213 Mass. 330

November 13, 1912 - January 28, 1913

Suffolk County


Bills and Notes, Non-negotiable, Attested. Assignment. Practice, Civil, Parties. Limitations, Statute of.

A promissory note, secured by a mortgage, is not negotiable if it is payable in three years from its date "with the privilege of anticipating payment upon said sum in whole or in part at any time."

One who receives from the holder an attested overdue non-negotiable promissory note, bearing an indorsement making it payable to the order of such recipient, takes it as an assignee and may bring an action against its maker for his own benefit in the name of the payee, although the payee forbids him to do so; and such an action, under the provisions of R. L. c. 202, § 1, cl. 3, is not barred if it is brought within twenty years from the date when the note became due.

CONTRACT for a balance alleged to be due on the promissory note hereinafter described. Writ dated December 31, 1908.

In the writ it was stated that the action was brought by "J. Homer Pierce . . . for the benefit and use of Winfield Temple . . . the holder and owner of the note that is the subject matter of this action."

In the Superior Court the case was heard by Raymond, J., upon an agreed statement of facts.

The note was as follows:

"$700-00/100 Boston Nov 13th 1893

For value received, we—Promise to pay to J. Homer Pierce or order the sum of Seven hundred Dollars 00/100 in three years from this date, with interest to be paid semi-annually, at the rate of six per centum per annum, during said term, and for such further time as the said principal sum or any part thereof, shall remain unpaid with the privilege of anticipating payment upon said sum in whole or in part at any time.

Signed in the presence of | Robert M. French

Dudley Talbot

Jonathan B. L. Bartlett

Secured by Mortgage of Real Estate in Boston to be recorded in Suffolk Registry of Deeds."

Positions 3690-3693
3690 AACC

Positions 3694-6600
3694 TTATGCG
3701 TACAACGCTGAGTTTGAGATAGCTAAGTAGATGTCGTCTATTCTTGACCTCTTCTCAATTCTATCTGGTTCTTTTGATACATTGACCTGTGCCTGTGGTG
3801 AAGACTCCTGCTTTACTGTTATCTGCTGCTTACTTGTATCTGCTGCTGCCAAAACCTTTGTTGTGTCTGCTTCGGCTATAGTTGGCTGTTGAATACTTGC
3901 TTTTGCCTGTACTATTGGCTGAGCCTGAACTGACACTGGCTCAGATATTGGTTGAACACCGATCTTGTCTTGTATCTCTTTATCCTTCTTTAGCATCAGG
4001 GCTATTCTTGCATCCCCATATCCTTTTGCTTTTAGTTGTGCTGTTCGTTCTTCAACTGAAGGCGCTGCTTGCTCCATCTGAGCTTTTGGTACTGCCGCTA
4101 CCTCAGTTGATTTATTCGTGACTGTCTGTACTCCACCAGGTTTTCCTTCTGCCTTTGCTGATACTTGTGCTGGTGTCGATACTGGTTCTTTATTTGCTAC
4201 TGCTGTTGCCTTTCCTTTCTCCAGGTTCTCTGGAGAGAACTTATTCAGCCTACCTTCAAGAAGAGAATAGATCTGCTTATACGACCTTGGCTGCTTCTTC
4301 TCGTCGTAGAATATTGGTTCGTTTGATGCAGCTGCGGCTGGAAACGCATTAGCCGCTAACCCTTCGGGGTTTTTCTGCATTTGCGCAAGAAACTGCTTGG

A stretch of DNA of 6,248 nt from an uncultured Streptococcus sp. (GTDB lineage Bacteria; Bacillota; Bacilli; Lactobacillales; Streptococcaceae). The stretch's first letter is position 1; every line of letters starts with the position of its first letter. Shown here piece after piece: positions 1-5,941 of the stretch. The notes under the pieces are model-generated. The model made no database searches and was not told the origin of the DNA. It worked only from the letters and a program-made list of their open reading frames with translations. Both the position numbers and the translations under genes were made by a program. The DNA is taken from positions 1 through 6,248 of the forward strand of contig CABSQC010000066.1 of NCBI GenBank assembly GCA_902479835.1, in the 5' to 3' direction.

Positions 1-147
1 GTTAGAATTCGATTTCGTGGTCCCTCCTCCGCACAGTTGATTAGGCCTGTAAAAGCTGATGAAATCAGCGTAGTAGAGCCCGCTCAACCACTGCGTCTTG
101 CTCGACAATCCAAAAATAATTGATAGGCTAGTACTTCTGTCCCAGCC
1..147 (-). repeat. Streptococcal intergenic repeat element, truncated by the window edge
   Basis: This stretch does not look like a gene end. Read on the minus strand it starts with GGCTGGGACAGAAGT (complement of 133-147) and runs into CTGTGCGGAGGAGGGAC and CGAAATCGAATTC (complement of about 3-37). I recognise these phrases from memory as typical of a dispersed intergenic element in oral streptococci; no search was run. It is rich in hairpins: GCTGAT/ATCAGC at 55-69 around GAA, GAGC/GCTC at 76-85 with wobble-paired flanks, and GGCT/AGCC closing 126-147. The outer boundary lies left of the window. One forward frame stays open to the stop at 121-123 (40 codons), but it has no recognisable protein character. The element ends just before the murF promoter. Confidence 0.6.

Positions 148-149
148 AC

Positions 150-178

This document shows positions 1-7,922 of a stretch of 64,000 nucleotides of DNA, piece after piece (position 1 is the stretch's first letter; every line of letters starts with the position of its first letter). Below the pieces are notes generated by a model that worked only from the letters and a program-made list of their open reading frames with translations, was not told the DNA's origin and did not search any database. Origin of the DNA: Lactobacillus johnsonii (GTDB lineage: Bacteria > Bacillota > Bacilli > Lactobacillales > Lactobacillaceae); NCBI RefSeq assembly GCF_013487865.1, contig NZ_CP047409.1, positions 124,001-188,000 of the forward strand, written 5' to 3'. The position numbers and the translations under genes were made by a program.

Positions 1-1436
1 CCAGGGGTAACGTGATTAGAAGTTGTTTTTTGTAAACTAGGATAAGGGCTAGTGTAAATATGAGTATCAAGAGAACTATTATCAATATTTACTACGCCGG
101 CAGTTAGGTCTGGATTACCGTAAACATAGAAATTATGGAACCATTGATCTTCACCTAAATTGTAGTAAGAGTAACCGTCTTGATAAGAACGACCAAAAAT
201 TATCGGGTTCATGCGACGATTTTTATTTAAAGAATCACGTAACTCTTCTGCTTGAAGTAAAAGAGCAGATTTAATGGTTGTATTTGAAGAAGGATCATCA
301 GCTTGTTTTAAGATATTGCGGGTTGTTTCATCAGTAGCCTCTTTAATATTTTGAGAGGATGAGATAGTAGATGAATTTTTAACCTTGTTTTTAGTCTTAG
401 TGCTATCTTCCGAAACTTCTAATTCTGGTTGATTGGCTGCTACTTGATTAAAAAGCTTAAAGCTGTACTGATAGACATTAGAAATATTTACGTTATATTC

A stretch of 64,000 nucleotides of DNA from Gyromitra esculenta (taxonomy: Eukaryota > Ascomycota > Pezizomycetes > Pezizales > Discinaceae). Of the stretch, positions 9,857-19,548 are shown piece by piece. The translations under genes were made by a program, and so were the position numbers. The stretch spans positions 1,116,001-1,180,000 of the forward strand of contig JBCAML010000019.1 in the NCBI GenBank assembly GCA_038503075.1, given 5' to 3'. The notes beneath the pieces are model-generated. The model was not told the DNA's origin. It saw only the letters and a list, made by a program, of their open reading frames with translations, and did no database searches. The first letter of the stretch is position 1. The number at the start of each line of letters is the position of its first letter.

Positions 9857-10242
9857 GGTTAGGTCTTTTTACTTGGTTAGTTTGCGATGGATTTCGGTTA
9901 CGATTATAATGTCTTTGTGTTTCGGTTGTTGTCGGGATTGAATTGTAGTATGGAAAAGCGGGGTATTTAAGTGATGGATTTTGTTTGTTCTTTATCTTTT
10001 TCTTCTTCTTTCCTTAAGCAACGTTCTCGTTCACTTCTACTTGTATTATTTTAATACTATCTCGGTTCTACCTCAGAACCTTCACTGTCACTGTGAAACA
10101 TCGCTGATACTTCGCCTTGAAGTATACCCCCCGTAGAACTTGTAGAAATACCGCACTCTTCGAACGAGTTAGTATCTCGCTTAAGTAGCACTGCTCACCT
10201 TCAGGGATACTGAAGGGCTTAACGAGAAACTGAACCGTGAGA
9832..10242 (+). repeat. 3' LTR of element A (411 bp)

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From the agreed statement of facts it appeared that on September 29, 1904, J. Homer Pierce assigned the mortgage "and indorsed the note" to John L. Stone, who on November 24, 1908, assigned the mortgage "and indorsed" the note to Winfield Temple "for the purpose of foreclosing the mortgage." Both indorsements were in the form, "Pay to the order of" the person to whom the note was transferred, "without recourse to me."

On March 23, 1909, J. Homer Pierce wrote to Temple's attorneys stating that, as he had no claim against the signers of the note, he had not authorized and did not authorize any party to bring suit against them in his name, and that he objected to such action.

The judge found for the plaintiff in the sum of $376.60; and the defendants appealed.

The case was submitted on briefs.

I. C. Hersey, for the defendants.

G. S. Littlefield & C. S. Tilden, for the plaintiff.

HAMMOND, J. This is an action upon a witnessed promissory note, brought in the name of the original payee for the benefit of the holder, more than six years and less than twenty after the cause of action accrued. The sole defense is the statute of limitations (R. L. c. 202, § 1, cl. 3, and § 2), and the only question raised under that defense is whether the facts that the action was brought without the consent or knowledge of the payee and is now carried on against his will are fatal to it.

No discussion is necessary. The ground is covered by previous decisions of this court. The note is not negotiable. Stults v. Silva, 119 Mass. 137. Such a note is nevertheless within R. L. c. 202, § 1, cl. 3; Sibley v. Phelps, 6 Cush. 172; Commonwealth Ins. Co. v. Whitney, 1 Met. 21; and the time of limitation is twenty years. The note not being negotiable Temple holds it not as indorsee but as assignee. The respective rights of such holders are set out in Mosher v. Allen, 16 Mass. 451, 452, as follows: "If the payee of a promissory note, not negotiable, puts his name on the back thereof, intending to transfer it, he authorizes the prosecution of a suit in his name; for there is no other way of making the assignment effectual. But not so when the payee of a negotiable note indorses it; for that act transfers the property and the right of action, and is an assignment in law by the statute

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of Anne. [Note p332-1] The payee in such case has lost all property in the note, and all control over it. Certainly, without his consent, no action can be maintained upon it in his name." Inasmuch as the present action was brought for the benefit of an assignee, it was properly brought and can be maintained irrespective of the payee's consent. See Troeder v. Hyams, 153 Mass. 536, and cases cited.

Judgment affirmed.


[Note p332-1] The statute of Anne referred to is St. 3 & 4 Anne, c. 9.